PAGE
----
Halloween is in a few days, and for some us, it is the most tempting holiday to break diet guidelines. I love candy corn, chocolate and peanut butter, caramel apples and cider mill sugar donuts. The last few Halloweens I have worked on ways to treat myself once in awhile rather than sitting on the floor with my kids in a sugar coma. You don’t have to deprive yourself an occasional piece of candy here and there; just don’t let it derail the diet you’ve worked so hard to maintain over the past year.
Wondering how many calories are in those cute little candy corns? Twenty corns equal 150 calories so be conscious of how many you are grabbing at a time.
Choose wisely. It’s okay to enjoy a little Halloween candy, just be certain to do so carefully and select candy that is not 100% fat or sugar. Chocolate in very small portions will not sabotage your diet but it may not always be the best option to choose from the Halloween loot. Be selective and only choose a piece or two of candy that is your favorite.
Buy your stash later in the month. Even though Halloween candy displays go up almost right after Labor Day, you will have to pretend not to notice them when you’re shopping at the grocery store. Plan on buying the candy you’ll give out to trick-or-treaters just a few days in advance of Halloween. This way, the candy won’t be hanging around the house for too long and tempting you to eat it. I usually go on the day of Halloween and there is always candy, the stores know to overstock.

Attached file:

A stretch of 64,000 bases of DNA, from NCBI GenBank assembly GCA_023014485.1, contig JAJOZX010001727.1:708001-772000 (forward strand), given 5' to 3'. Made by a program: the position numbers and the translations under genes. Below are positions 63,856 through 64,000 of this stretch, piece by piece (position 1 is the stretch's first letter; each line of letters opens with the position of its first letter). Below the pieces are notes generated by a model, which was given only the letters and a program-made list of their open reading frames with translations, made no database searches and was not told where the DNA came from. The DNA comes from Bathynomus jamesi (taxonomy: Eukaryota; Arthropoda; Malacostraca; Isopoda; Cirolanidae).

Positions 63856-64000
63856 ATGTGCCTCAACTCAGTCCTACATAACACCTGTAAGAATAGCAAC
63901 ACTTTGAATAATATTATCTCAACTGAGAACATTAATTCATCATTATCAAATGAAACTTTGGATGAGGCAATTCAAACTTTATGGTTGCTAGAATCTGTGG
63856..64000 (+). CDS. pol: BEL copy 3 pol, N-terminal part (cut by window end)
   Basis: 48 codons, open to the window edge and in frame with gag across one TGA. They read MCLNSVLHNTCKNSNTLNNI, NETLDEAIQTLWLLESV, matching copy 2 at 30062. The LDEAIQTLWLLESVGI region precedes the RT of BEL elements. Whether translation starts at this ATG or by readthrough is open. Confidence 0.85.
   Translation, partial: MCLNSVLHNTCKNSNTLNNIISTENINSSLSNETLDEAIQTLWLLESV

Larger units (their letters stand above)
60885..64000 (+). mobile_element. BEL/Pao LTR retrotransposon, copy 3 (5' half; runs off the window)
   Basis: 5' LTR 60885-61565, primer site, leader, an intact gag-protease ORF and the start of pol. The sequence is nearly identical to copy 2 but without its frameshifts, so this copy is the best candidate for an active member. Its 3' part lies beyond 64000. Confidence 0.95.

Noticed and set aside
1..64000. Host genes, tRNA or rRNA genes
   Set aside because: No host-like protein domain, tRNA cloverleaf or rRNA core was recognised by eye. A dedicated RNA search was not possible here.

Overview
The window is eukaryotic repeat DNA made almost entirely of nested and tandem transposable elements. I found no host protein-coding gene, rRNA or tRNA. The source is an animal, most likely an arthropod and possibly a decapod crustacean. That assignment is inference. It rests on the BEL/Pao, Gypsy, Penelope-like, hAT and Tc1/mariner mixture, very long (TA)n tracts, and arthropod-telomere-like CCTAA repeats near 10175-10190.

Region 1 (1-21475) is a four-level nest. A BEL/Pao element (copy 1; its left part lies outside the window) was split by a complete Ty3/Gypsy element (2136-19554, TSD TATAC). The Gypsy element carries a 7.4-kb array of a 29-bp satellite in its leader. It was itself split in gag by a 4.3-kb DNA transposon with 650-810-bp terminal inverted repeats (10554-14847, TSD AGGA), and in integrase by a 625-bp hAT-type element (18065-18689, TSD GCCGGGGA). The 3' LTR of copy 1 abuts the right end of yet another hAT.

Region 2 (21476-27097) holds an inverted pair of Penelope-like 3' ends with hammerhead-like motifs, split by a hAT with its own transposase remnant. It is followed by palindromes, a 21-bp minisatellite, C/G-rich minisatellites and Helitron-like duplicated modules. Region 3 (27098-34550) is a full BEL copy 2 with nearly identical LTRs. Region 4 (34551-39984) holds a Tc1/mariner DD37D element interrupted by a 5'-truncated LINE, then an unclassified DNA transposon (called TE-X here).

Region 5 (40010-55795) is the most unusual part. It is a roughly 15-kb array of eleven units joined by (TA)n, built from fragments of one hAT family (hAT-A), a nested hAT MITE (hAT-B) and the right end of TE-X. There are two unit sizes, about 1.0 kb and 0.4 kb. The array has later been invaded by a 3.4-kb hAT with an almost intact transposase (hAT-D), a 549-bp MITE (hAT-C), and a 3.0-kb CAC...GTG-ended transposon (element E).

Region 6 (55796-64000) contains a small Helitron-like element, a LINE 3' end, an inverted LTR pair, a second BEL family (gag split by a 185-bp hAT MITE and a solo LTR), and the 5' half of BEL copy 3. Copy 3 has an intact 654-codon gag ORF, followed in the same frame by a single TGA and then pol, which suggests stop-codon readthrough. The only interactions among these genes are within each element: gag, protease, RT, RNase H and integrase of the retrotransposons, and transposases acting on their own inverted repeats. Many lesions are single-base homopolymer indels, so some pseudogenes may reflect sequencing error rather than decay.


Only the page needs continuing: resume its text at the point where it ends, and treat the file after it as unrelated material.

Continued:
Buy candy that won’t tempt you. If you absolutely love milk chocolate then you should probably consider buying fruity candy to pass out instead. You’ll be less inclined to sneak a piece out of the candy bowl in between trick-or-treaters on Halloween night.
Consider a non-candy alternative. Assume that all your neighbors are passing out candy. Consider passing out low-sodium pretzels or organic granola bars. Even if the kids reject them, they most certainly have a parent who will appreciate snacking on this health-conscious Halloween treat. Pencils and stickers are also two other safe and useful suggestions.
Leave no trace. If your overestimate the amount of visitors you’ll receive on your doorstep on Halloween night, don’t hold on to the candy! Start passing out two pieces of candy at a time to deplete your resources so that you won’t be left with too much candy once trick-or-treaters stop arriving. Keeping leftover candy around the house could negatively impact the success of your diet. Donate extra treats to a local charity, the troops, or doctor’s office to get the excess sweets off your hands.
Treat your body to some exercise. Join your kids for a walk around the neighborhood as they trick-or-treat; it’s a perfect way to get exercise and also socialize with other parents. And be sure to have a satisfying meal before doing so to avoid craving candy from your toddler. This is also a good suggestion if you plan to attend any Halloween-themed parties during October. By loading up on a healthy meal beforehand, there will be no reason to hover over the candy bowl.
Halloween can be a fun time even if you’re trying to be conscious about your diet.
Sarah Kuretzy, MA, CPT, CHHC